Multiple optical measurements reveal the single cell activation without contrast agent
Nicolas Pavillon (Assistant Professor), Nicholas I. Smith (Associate Professor, Immunology Frontier Research Center, Osaka University) and collaborators developed a label-free multimodal microscopy platform that allows the non-invasive study of cellular preparations without the need of any additional chemicals or contrast agent. The parameters extracted from these measurements, coupled with machine algorithms, enable the study of fine cellular processes such as macrophage cells activation upon exposure to lipopolysaccharide (LPS). The authors demonstrate that activation, as well as partial activation inhibition, can be observed at single-cell level through phenotypic and molecular characterization purely through non-invasive optical means.
Label-free optical measurements have become popular thanks to their ability to observe samples non-invasively. Techniques such as quantitative phase microscopy or Raman spectroscopy, as used in this study, have been extensively used in recent years to characterize specimens and identify cells from different origins. However, the specificity of these approaches usually only allows for the discrimination of cell types. The group shows in this study that fine processes such as macrophage activation within populations of identical cells is also possible.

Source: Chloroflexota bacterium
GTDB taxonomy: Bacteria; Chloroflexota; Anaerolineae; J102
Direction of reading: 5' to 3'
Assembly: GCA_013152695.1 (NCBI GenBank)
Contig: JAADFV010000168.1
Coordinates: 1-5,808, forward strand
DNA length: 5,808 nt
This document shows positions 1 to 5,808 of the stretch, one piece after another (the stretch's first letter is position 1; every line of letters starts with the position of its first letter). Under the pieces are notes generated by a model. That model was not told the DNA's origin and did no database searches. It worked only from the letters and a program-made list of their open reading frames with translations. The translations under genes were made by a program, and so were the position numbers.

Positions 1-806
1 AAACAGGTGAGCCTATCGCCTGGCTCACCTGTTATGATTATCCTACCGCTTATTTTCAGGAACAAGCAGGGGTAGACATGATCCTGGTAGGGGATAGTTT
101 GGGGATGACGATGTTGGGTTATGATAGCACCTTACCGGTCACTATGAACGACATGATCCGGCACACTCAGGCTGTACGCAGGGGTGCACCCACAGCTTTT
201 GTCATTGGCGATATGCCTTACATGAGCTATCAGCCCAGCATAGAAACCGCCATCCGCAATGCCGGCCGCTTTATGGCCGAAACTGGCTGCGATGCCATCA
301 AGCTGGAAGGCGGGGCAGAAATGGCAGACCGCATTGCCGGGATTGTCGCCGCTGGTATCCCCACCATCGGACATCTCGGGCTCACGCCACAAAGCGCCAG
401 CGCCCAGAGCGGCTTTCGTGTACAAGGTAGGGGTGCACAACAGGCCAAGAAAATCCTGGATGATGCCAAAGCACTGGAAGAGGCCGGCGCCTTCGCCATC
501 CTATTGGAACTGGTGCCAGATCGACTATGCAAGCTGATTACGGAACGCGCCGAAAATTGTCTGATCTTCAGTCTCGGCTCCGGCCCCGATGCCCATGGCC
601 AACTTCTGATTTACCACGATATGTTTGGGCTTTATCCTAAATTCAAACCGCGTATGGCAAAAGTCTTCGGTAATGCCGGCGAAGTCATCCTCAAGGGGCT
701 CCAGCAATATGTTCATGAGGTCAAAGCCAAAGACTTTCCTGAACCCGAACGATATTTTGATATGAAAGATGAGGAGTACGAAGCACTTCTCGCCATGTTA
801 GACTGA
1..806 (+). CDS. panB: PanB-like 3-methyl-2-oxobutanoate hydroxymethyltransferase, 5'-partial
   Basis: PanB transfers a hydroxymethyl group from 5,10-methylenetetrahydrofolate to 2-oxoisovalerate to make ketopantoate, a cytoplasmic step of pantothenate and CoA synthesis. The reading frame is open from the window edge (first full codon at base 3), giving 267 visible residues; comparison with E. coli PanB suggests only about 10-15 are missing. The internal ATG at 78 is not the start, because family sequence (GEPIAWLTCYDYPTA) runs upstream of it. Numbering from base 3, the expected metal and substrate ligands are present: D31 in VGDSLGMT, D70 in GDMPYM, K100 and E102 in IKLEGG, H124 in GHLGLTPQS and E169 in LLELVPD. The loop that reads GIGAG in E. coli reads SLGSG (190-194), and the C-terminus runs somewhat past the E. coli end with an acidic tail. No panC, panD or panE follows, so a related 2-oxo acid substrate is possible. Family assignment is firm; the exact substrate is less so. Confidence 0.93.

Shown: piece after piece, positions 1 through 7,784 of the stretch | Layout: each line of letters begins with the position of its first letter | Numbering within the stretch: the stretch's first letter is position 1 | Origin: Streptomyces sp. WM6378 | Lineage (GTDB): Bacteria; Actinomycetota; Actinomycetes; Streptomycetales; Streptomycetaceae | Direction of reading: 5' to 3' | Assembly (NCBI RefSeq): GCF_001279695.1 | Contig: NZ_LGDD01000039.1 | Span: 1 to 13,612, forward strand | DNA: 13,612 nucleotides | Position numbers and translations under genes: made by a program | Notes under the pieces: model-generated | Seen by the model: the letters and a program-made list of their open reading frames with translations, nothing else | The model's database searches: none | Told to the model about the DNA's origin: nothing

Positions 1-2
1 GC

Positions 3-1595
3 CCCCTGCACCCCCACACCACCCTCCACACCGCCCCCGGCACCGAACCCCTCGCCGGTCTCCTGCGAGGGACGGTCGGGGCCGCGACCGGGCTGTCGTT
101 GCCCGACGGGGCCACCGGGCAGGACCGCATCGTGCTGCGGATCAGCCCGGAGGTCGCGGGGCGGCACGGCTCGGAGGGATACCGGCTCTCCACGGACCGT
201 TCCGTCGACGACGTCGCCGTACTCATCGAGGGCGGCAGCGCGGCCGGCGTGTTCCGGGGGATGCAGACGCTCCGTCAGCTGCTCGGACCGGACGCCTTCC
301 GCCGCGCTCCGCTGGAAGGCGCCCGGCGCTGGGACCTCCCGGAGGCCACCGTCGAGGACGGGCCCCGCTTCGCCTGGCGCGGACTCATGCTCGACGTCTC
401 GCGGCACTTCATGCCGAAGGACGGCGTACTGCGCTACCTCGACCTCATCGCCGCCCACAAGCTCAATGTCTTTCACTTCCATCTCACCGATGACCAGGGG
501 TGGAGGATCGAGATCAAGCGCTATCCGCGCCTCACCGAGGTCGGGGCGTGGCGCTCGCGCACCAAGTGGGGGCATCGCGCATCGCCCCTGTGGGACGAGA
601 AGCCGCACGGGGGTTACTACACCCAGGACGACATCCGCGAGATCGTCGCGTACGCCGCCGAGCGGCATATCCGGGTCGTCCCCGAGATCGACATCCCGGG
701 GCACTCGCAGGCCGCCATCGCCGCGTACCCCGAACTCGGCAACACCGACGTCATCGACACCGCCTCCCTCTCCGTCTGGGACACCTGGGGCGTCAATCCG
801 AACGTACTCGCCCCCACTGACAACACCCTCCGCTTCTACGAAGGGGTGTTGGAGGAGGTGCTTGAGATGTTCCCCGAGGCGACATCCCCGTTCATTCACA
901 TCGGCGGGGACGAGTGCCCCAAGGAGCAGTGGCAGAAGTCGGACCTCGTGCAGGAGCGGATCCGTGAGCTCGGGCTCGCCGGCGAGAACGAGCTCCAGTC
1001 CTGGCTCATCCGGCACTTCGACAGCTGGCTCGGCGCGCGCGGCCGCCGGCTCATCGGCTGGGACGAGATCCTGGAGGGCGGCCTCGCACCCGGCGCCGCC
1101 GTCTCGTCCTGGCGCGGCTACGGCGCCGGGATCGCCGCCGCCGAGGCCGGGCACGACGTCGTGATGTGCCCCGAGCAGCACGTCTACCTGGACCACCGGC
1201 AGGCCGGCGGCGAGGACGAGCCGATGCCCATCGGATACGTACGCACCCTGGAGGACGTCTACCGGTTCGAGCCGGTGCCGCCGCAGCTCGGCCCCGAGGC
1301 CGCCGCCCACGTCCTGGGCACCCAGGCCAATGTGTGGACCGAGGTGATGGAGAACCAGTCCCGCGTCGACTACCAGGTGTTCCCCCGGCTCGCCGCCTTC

Standard analysis methods are often destructive to the sample, or rely on contrast agents to detect specific molecules of interest, which limits the study to known target molecules. The approach developed here is based on non-invasive techniques that rely on the endogenous contrast of the sample, i.e. on its phenotype and whole intracellular molecular content. Furthermore, standard assays, despite their sensitiveness, often measure samples at a population level, taking advantage of the cumulative effect on secreted molecules, but losing the information about individual cellular response. The presented approach provides measurements at single-cell level, enabling the study of cell-to-cell variability within populations.